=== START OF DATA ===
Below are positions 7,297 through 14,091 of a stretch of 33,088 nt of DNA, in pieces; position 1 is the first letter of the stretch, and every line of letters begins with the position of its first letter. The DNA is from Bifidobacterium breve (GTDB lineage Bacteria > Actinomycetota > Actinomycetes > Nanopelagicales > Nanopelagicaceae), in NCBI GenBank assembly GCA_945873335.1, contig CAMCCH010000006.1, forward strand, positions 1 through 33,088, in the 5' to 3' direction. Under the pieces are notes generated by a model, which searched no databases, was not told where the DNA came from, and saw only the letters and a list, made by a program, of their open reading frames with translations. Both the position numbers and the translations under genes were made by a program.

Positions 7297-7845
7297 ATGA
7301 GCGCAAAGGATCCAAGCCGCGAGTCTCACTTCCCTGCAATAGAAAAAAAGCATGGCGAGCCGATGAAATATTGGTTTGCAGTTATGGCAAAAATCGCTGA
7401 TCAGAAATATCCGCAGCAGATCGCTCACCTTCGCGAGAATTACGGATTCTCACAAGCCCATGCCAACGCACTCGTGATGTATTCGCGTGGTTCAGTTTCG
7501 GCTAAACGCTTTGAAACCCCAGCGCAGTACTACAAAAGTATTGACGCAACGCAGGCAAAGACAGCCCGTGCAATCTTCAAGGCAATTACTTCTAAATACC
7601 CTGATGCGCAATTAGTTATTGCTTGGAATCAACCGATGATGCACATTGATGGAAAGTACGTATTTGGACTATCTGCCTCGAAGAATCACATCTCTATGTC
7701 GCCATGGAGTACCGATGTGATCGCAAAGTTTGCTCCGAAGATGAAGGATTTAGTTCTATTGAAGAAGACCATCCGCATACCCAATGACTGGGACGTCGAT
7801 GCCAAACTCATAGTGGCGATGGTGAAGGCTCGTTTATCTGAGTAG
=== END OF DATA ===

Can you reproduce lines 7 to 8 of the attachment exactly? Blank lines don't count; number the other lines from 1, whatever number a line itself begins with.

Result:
7601 CTGATGCGCAATTAGTTATTGCTTGGAATCAACCGATGATGCACATTGATGGAAAGTACGTATTTGGACTATCTGCCTCGAAGAATCACATCTCTATGTC
7701 GCCATGGAGTACCGATGTGATCGCAAAGTTTGCTCCGAAGATGAAGGATTTAGTTCTATTGAAGAAGACCATCCGCATACCCAATGACTGGGACGTCGAT